The Plyometric Push-Up
With a small medicine ball, like those weighing between 6 and 10 pounds, move into a push-up position. Remaining in that plank, place both hands on the ball directly under your upper chest. Of course, there is a degree of balance necessary here.
Now, as quickly as you can, remove your hands from the medicine ball and move them to the side of the ball in a push-up position. As you descend, allow your chest to barely touch the ball before you explode back up. At the top of the explosive push-up, move your hands back onto the ball. Make sure that your chest doesn’t rebound off the ball and that your hands hit the floor and explode into a push-up as quickly and forcefully as possible. In addition, keep your hands on the top of the ball, not the sides of it. You can add to the intensity of this exercise by increasing the size of the medicine ball.
With a staggered stance (one foot in front) and knees slightly bent, hold a medicine ball in both hands and stand 5 to 8 feet away from a wall. Pull the ball back behind your head and forcefully throw it forward as hard as possible against the wall. Catch the ball as it returns to you, and keep this action going. Remembering the amortization phase, minimize the time between pulling the ball back and initiating the throw. This drill can be performed with a partner instead of a wall. It also can be done with one arm, but we prefer the two-arm technique to minimize the potential of developing imbalances.
Stand with your feet shoulder-width apart and knees slightly bent. Pull a medicine ball back behind your head and forcefully throw it down toward the floor as hard as possible. Catch the ball on the bounce. The focus should be on minimizing the time the ball is in your hands. Think about cocking your arms and exploding downward as soon as you receive the ball. This exercise is done on occasion in CrossFit boxes but typically with “sausage”-type heavy tubes. Such weights do not allow as much of an eccentric phase because there is little pre-loading involved.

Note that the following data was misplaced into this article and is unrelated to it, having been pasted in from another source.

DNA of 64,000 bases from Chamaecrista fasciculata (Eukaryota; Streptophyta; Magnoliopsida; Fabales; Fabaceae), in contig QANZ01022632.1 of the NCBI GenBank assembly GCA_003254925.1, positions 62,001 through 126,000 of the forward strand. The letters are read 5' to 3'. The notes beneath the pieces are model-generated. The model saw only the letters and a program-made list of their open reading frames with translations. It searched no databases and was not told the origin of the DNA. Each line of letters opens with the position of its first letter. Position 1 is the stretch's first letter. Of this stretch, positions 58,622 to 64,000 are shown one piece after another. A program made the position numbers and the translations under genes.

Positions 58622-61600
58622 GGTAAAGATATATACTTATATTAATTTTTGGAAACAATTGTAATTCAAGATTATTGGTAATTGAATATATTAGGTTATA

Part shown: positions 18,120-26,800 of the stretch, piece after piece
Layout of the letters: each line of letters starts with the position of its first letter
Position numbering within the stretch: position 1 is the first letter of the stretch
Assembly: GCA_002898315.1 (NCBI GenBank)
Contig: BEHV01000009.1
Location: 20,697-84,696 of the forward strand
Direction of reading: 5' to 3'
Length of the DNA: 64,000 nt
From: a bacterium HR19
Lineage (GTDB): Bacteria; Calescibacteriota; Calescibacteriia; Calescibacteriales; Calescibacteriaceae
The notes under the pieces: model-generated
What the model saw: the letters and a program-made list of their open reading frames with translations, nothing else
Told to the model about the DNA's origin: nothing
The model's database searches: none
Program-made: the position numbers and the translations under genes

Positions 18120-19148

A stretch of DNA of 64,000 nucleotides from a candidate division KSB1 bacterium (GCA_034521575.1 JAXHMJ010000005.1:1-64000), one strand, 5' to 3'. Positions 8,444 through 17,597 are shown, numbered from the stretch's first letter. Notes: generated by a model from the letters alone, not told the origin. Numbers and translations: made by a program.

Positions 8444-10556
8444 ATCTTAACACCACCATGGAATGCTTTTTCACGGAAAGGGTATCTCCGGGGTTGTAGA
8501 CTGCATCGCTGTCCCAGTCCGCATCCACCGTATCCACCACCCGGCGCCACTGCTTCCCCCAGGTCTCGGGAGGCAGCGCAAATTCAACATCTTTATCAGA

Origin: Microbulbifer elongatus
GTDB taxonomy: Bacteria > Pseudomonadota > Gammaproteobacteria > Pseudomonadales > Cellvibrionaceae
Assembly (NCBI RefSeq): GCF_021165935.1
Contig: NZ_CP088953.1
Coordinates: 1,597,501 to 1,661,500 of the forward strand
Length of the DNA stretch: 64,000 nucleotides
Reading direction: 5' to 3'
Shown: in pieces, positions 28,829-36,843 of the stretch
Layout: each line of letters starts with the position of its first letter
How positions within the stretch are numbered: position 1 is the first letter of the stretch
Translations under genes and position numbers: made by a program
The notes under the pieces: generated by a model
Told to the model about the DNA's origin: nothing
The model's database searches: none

For this one, you need a medicine ball weighing no more than 10 pounds, a partner and a box (start with 20 inches) for him or her to stand on. Lie on your back on the floor with the top of your head against the base of the box. Your partner stands on the box with outstretched arms, holding the ball over your chest.
Extend your arms upward. On a signal, have your partner drop the ball directly down. Catch it using both hands, bending at the elbows to absorb the weight and then immediately propel the ball back to your partner. The intensity of this drill can be increased by either increasing the height of the box or by increasing the weight of the ball.
Stand with your feet slightly wider than hip-width apart. Lower your body into a semi-squat position (as in the bottom of a kettlebell swing). Have a partner throw you a medicine ball and catch it in the bottom position, letting your arms bring the medicine ball backward through your legs. Explode up, extending your entire body, and throw the medicine ball up and back over your body.
The goal is to throw the ball behind you as far as possible, generating as much power as you can from your hips and lower body. But again, the key is to explode upward as quickly as possible once you receive the ball.
Stand with your feet hip-width apart. Place one foot about 12 inches in front of the other. Hold a medicine ball with both hands and with your arms only slightly bent. Swing the ball over your hip on the side of your back foot. Then forcefully throw the ball underhand to a partner or toward a wall. Maintain tension in your trunk and abdominal muscles during the movement. Catch the ball from your partner or the wall and continue. As usual, concentrate on minimizing the time the ball is in your hands. Be sure to switch the order of your feet and train the other side, as well.